(photo credit: REUTERS)
Former Pink Floyd frontman Roger Waters responded to criticism from Australian singer Nick Cave, telling him the artists’ boycott of Israel “isn’t about music – it’s about human rights.”
Cave and his band, The Bad Seeds, played to sold-out crowds on Sunday and Monday in Tel Aviv.
Prior to his concerts, Cave told a news conference that he was performing in Israel to take a stand against BDS
, the Boycott, Divestment, and Sanctions movement against Israel.
He took a dig at Waters, saying: “If you play Israel, you have to go through a sort of public humiliation from Roger Waters and Co., and no one wants to be publicly shamed. It’s the thing we fear the most, in a way, to be publicly humiliated.”
Waters is a leading proponent of the BDS movement against Israel and has been active in urging fellow artists to boycott
performing in the country.
“Nick thinks this is about censorship of his music? What?” Waters wrote in a statement following Cave’s concerts in Israel. “Nick, with all due respect, your music is irrelevant to this issue. So is mine, so is Brian Eno’s, so is Beethoven’s. This isn’t about music – it’s about human rights.”
“We hurl our glasses into the fire of your arrogant unconcern, and smash our bracelets on the rock of your implacable indifference,” Waters also wrote, adding “if at some point in the future you want to climb out of the dark, all you have to do is open your eyes, we, in BDS will be here to welcome you into the light.”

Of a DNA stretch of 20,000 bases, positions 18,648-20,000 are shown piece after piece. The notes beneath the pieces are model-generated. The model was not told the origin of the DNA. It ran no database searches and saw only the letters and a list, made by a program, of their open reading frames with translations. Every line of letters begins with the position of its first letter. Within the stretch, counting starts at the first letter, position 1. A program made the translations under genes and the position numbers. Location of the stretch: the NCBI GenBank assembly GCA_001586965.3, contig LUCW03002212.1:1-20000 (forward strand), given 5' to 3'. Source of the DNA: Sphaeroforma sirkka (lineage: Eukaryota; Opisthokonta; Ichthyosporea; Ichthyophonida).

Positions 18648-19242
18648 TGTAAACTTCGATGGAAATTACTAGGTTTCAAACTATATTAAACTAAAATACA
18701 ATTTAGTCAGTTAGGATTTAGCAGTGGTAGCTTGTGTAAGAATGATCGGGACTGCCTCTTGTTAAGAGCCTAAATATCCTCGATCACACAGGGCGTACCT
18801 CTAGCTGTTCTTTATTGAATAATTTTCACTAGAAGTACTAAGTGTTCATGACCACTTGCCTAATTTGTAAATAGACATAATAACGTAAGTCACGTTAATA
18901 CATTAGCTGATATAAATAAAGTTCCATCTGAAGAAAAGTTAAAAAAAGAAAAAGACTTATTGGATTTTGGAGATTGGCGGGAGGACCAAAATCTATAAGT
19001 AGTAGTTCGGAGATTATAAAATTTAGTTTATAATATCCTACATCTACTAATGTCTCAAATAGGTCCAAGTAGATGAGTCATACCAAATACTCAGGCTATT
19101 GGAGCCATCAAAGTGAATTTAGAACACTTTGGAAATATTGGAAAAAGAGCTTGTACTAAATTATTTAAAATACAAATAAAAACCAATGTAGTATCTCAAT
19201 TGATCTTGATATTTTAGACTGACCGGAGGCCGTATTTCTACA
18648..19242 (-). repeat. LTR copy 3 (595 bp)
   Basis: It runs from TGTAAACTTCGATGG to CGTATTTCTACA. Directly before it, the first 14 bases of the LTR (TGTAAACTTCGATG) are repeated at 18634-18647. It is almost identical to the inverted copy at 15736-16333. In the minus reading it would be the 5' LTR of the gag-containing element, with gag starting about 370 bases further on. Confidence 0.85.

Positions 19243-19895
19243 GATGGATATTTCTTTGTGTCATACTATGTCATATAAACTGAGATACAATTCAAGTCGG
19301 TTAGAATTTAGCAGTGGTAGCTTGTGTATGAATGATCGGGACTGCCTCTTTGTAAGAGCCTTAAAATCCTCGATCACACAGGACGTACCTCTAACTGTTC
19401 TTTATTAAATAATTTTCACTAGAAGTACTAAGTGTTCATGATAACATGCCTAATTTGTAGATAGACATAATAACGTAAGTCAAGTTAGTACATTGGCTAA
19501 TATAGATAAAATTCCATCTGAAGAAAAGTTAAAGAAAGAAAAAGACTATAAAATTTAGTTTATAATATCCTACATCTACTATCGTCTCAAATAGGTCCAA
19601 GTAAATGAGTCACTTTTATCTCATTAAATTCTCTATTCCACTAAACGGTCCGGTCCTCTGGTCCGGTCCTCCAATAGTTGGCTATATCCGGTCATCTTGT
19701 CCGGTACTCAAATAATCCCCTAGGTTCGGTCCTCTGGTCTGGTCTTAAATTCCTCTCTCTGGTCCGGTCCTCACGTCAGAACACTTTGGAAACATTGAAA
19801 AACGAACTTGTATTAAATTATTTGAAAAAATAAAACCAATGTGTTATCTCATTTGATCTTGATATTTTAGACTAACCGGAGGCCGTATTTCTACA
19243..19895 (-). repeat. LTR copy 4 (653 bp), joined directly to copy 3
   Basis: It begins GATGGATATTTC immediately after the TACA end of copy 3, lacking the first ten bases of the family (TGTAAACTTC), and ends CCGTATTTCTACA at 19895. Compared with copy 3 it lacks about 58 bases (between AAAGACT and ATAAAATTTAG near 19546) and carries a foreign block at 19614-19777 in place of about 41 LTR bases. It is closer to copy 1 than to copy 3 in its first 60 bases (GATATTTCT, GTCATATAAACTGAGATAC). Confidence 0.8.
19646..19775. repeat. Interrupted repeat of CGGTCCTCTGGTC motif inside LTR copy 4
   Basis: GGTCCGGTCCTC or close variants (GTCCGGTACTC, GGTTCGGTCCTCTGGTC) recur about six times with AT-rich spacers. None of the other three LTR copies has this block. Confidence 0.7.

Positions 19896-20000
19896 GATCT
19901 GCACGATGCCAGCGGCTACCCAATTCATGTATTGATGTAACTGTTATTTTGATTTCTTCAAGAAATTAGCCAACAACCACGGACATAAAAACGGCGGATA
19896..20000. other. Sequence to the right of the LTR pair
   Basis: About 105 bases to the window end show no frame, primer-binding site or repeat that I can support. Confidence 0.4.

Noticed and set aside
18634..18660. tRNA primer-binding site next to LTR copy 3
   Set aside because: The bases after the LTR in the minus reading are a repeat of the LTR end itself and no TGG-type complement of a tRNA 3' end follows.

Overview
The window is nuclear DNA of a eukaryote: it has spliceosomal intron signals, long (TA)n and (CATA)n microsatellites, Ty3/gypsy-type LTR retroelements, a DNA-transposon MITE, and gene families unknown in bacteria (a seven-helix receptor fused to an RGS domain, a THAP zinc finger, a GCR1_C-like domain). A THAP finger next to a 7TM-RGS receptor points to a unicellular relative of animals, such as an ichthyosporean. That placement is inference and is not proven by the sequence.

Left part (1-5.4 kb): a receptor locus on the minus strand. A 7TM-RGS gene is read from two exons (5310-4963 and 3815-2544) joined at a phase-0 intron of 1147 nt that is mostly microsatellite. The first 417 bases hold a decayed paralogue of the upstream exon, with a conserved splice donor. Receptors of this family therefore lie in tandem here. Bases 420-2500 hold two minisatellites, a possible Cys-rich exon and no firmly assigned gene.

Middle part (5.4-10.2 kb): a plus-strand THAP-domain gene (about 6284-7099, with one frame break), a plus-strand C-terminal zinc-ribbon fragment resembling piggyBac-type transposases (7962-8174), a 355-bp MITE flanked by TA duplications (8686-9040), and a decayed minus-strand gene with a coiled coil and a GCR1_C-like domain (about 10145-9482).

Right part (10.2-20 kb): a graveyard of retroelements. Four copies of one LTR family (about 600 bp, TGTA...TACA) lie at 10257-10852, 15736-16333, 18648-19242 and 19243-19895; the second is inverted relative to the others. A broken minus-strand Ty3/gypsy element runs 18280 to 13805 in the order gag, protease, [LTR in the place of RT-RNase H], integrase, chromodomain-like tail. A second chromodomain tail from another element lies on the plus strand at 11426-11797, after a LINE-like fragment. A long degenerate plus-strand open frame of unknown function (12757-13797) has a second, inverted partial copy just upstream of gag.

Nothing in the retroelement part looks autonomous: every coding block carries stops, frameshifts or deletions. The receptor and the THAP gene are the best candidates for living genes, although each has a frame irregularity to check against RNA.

British musician Brian Eno also commented in a statement posted with Waters’ on the website of the Artists for Palestine organization.
“I admire Nick Cave as an artist and I know he has been generous in his support for Palestinian humanitarian causes. I think he has every right to come to his own conclusions about whether or not he supports BDS. However, I think I also have the right to present him with another side to this argument,” Eno wrote.
“The BDS argument is simple enough: Israel has consistently – and lavishly – used cultural exchange as a form of ‘hasbara’ (propaganda) to improve the image of the country abroad, and to ‘show Israel’s prettier face’ in the words of a foreign ministry official. The BDS campaign is simply asking artists not to be part of that propaganda campaign,” he also said, adding “This has nothing to do with ‘silencing’ artists – a charge I find rather grating when used in a context where a few million people are permanently and grotesquely silenced. Israel spends hundreds of millions of dollars on hasbara, and its side of the argument gets broadcast loud and clear. Coupled with the scare-tactic of labelling any form of criticism of Israeli policy as ‘anti-Semitic’, this makes for a very uneven picture of what is going on.”